But at another level it’s in the things you can’t measure that really count: whether it’s teaching our kids; coach our sports teams; growing our food; looking after our sick; or even running our banks.  Kiwis and Aussies are doing that, for each other, in both countries, every day.

These are the people who are building the trans-Tasman legacy which we inherit.

And whatever the media tendency to focus on the odd point of difference, I think the overall sentiment has been clear for some time.

In the ten years that Sydney’s Lowy Institute has conducted its annual “thermometer” poll of Australian attitudes towards other countries, New Zealand has consistently ranked as the country most warmly regarded by Australians.  As we are already at 85%, I imagine the only way we could hit 100% would be to concede on the pavlova, and allow you to claim Crowded House.

This brings me to the final point I wanted to make about our legacy. Having acknowledged where we’ve got to, and who’s got us there, the only thing next is to look to the future.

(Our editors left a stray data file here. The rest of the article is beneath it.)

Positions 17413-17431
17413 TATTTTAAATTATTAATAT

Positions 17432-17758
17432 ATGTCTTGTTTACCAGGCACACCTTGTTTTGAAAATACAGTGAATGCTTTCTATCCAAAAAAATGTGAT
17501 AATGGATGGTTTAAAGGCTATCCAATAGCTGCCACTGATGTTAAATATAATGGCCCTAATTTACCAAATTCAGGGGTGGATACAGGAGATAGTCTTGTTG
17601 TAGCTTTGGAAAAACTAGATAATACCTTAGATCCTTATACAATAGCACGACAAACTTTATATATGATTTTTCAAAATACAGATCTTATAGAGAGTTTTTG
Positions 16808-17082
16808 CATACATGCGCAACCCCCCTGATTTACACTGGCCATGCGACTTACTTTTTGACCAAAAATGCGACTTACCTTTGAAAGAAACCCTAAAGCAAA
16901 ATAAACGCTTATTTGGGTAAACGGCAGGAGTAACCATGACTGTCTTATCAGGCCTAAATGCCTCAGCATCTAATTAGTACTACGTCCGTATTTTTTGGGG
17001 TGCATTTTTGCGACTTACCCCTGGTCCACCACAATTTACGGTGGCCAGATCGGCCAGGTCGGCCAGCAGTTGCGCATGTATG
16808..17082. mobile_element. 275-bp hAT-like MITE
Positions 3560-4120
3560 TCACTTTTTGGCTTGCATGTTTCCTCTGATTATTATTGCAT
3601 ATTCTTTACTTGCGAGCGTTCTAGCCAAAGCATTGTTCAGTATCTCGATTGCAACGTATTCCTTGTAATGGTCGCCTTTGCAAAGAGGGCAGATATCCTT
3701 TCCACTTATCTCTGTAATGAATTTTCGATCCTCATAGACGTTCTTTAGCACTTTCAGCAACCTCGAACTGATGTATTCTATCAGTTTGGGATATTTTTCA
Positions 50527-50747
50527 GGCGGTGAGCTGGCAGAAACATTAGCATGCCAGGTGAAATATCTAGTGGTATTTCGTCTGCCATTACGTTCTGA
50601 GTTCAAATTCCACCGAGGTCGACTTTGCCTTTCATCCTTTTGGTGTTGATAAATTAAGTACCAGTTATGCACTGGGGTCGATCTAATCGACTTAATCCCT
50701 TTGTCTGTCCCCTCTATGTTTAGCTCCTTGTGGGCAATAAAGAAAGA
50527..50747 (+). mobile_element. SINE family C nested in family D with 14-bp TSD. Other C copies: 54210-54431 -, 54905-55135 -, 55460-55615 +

I know that Australia will remain a central focus of my government’s agenda.  This is as much about being an engine for productive growth that delivers jobs as it is about being a source of valuable policy ideas.

For in addition to Australia’s enviable record of uninterrupted economic growth, your model of competitive federalism provides us with access to an excellent policy incubator.

The New Zealand business representatives here will know that my government has an ambitious agenda to improve the wellbeing and living standards of New Zealanders through sustainable, productive and inclusive growth.  And we are in the market for good ideas and opportunities on  how to best deliver that.